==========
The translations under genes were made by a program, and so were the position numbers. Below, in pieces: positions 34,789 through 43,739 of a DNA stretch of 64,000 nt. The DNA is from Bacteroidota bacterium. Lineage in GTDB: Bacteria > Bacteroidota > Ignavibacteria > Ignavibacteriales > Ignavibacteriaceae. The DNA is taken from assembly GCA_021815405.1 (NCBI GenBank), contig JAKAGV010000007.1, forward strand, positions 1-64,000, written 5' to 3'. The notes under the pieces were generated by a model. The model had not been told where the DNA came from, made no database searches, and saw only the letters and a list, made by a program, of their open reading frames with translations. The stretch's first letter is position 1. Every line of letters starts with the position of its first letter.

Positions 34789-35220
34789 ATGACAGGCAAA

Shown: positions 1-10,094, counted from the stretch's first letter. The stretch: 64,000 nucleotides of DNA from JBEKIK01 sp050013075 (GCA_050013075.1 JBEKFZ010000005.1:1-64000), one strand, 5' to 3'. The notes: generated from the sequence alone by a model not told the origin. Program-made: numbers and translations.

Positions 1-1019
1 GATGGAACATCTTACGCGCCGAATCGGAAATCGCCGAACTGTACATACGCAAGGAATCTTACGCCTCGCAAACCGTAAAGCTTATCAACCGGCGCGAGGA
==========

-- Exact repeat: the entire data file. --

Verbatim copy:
The translations under genes were made by a program, and so were the position numbers. Below, in pieces: positions 34,789 through 43,739 of a DNA stretch of 64,000 nt. The DNA is from Bacteroidota bacterium. Lineage in GTDB: Bacteria > Bacteroidota > Ignavibacteria > Ignavibacteriales > Ignavibacteriaceae. The DNA is taken from assembly GCA_021815405.1 (NCBI GenBank), contig JAKAGV010000007.1, forward strand, positions 1-64,000, written 5' to 3'. The notes under the pieces were generated by a model. The model had not been told where the DNA came from, made no database searches, and saw only the letters and a list, made by a program, of their open reading frames with translations. The stretch's first letter is position 1. Every line of letters starts with the position of its first letter.

Positions 34789-35220
34789 ATGACAGGCAAA

Shown: positions 1-10,094, counted from the stretch's first letter. The stretch: 64,000 nucleotides of DNA from JBEKIK01 sp050013075 (GCA_050013075.1 JBEKFZ010000005.1:1-64000), one strand, 5' to 3'. The notes: generated from the sequence alone by a model not told the origin. Program-made: numbers and translations.

Positions 1-1019
1 GATGGAACATCTTACGCGCCGAATCGGAAATCGCCGAACTGTACATACGCAAGGAATCTTACGCCTCGCAAACCGTAAAGCTTATCAACCGGCGCGAGGA